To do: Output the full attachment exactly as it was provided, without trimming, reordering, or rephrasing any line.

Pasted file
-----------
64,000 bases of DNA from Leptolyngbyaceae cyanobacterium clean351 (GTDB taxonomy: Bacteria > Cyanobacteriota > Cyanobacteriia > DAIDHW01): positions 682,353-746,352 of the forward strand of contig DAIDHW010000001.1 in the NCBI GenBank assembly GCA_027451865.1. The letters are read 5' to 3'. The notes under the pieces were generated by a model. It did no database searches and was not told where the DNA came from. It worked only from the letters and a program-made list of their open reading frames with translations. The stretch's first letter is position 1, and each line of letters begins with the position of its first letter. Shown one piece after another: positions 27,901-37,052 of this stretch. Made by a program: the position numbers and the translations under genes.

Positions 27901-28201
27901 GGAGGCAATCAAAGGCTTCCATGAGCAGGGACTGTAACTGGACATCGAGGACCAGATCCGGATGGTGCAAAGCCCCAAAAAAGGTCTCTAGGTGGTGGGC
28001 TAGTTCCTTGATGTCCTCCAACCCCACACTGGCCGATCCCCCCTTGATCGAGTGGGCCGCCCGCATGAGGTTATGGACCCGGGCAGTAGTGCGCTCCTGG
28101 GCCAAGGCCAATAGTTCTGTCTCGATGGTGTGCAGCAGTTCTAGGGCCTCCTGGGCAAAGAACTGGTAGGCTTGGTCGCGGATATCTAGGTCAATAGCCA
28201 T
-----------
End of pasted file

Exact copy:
64,000 bases of DNA from Leptolyngbyaceae cyanobacterium clean351 (GTDB taxonomy: Bacteria > Cyanobacteriota > Cyanobacteriia > DAIDHW01): positions 682,353-746,352 of the forward strand of contig DAIDHW010000001.1 in the NCBI GenBank assembly GCA_027451865.1. The letters are read 5' to 3'. The notes under the pieces were generated by a model. It did no database searches and was not told where the DNA came from. It worked only from the letters and a program-made list of their open reading frames with translations. The stretch's first letter is position 1, and each line of letters begins with the position of its first letter. Shown one piece after another: positions 27,901-37,052 of this stretch. Made by a program: the position numbers and the translations under genes.

Positions 27901-28201
27901 GGAGGCAATCAAAGGCTTCCATGAGCAGGGACTGTAACTGGACATCGAGGACCAGATCCGGATGGTGCAAAGCCCCAAAAAAGGTCTCTAGGTGGTGGGC
28001 TAGTTCCTTGATGTCCTCCAACCCCACACTGGCCGATCCCCCCTTGATCGAGTGGGCCGCCCGCATGAGGTTATGGACCCGGGCAGTAGTGCGCTCCTGG
28101 GCCAAGGCCAATAGTTCTGTCTCGATGGTGTGCAGCAGTTCTAGGGCCTCCTGGGCAAAGAACTGGTAGGCTTGGTCGCGGATATCTAGGTCAATAGCCA
28201 T